Vendors Make A Kill On Malaba Traffic Jam

A section of Malaba residents living along the busy Kanduyi-Malaba Highway are making a livelihood out of the heavy traffic jam at the Malaba border point.

The increasing number of hawkers in the past one month is a game changer for many businesspersons, shifting to mobile hotel services being provided to truck drivers.

A survey by KNA has seen more than 60% of the shop vendors turning to mobile operations, which has in turn employed more youths who act as brokers, linking up traders and truck drivers, who are the main customers.

Kenneth Okoit, who offers cleaning services on the trucks, revealed that with heavy traffic, he is able to make over Sh2,000 daily from washing trucks which are cleaned while still in the traffic jam.

‘On a good day, we get more than Sh2000 just from washing trucks; we charge between Sh350 and Sh400 per truck, depending on the size of the outside body wash,’ said Okoit.

The carwash services have kept more youths busy, thus reducing cases of unemployment and crime within Malaba a
nd the adjacent towns of Kocholia, Lukolis, and Osere city.

Malaba One Stop Border Post clears over 2000 trucks on a daily basis, making it the busiest gateway from Kenya to other East African countries in Africa.

As the hawkers are smiling and earning, the business owners and retailers have complained of poor sales as the drivers are not purchasing from them since the hawkers are offering services to their doorstep along the highway.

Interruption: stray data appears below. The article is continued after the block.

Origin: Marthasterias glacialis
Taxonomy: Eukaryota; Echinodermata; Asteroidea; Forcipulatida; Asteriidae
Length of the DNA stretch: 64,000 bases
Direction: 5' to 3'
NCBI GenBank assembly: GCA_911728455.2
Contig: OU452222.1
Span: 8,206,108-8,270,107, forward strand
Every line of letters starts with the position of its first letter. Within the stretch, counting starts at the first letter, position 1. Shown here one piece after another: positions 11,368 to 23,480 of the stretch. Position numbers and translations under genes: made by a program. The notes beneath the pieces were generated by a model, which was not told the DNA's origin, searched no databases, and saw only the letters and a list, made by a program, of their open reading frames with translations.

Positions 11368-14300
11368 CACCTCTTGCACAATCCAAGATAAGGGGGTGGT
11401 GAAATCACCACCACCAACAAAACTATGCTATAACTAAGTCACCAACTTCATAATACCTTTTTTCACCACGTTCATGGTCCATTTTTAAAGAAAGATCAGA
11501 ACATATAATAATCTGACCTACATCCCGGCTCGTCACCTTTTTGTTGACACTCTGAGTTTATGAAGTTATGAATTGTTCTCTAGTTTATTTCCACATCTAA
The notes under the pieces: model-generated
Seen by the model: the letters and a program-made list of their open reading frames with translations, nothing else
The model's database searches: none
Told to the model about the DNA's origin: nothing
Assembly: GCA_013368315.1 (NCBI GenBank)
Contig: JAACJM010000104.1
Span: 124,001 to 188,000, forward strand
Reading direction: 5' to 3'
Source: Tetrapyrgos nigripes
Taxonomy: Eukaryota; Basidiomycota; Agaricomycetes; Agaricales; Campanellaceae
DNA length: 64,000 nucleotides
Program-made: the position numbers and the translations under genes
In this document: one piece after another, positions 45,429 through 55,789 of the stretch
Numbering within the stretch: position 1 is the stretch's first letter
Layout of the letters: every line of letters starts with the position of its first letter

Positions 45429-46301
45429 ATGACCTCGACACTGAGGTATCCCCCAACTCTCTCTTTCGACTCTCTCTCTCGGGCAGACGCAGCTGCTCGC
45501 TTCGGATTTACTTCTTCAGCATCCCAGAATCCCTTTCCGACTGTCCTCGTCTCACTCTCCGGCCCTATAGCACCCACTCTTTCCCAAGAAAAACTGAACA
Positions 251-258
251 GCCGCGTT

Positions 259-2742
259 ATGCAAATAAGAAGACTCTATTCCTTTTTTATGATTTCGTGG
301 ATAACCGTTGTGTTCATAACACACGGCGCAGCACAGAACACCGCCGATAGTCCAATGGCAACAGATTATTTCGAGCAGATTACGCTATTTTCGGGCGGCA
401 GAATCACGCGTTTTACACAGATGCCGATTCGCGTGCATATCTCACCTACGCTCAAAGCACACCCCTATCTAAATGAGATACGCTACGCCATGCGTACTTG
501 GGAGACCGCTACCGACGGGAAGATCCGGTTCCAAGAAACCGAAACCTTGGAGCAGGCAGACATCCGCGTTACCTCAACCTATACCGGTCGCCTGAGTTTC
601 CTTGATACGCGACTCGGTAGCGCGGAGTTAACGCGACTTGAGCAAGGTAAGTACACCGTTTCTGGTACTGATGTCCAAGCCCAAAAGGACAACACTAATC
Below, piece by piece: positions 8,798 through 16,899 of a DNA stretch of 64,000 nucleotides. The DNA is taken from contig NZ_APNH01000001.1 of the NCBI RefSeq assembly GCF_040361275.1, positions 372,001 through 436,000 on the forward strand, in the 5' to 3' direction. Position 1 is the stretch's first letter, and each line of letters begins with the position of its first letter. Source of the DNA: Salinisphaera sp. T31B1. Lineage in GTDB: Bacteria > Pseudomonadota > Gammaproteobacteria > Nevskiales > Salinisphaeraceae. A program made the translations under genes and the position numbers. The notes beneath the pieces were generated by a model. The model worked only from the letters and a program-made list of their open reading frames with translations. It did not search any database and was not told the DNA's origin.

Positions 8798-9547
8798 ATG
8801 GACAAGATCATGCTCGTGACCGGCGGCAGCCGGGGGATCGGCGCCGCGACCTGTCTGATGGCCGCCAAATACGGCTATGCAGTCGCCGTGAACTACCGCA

Most of them have been forced to offer employment to some youths to hawk their products in order to cope with the stiff competition accrued from the hawkers.

‘These people are paralysing retail shop services, as we can hardly sell in recent days. They have earned trust from truck drivers, and they are now even hawking Mpesa services, yet we pay rent and licenses,’ lamented one of the shopkeepers.

Other products sold by hawkers include, but are not limited to, foodstuffs, clothing, telephone and electronics accessories, beverages, and utensils.

Businesspersons have since as
ked the County Government of Busia to license the hawkers, as they are worried of being thrown out of business if the trend continues.

The open-air market has attracted vendors from Uganda, hence increasing the level of competition, which has put in question the quality of the goods being sold to customers.

Teso North Children Officer Joy Alumase, on the other hand, wants the county to enact harsh penalties on child labour, a trend that is on the rise in Busia County. A majority of the cases are being reported in Malaba and Matayos Towns, with the child neglect rate standing at 58.5%.

‘The business has attracted cases of teenage pregnancies and school dropouts among school-going children along the highway who have now turned to vending, contrary to the Children Act of 2022 and labour laws,’ said Alumase.

As hawkers enjoy it, the truck drivers, on the other hand, have expressed their disappointments to the clearance office at the Malaba border point, stating that their sluggish operations are the main caus
e of the traffic snarl, which cost them a lot of money.

The drivers want CS Kipchumba Murkomen to visit Malaba border point again and kick-start faster operations at the main clearance office to reduce time wastage.

Source: Kenya News Agency

Digiqole Ad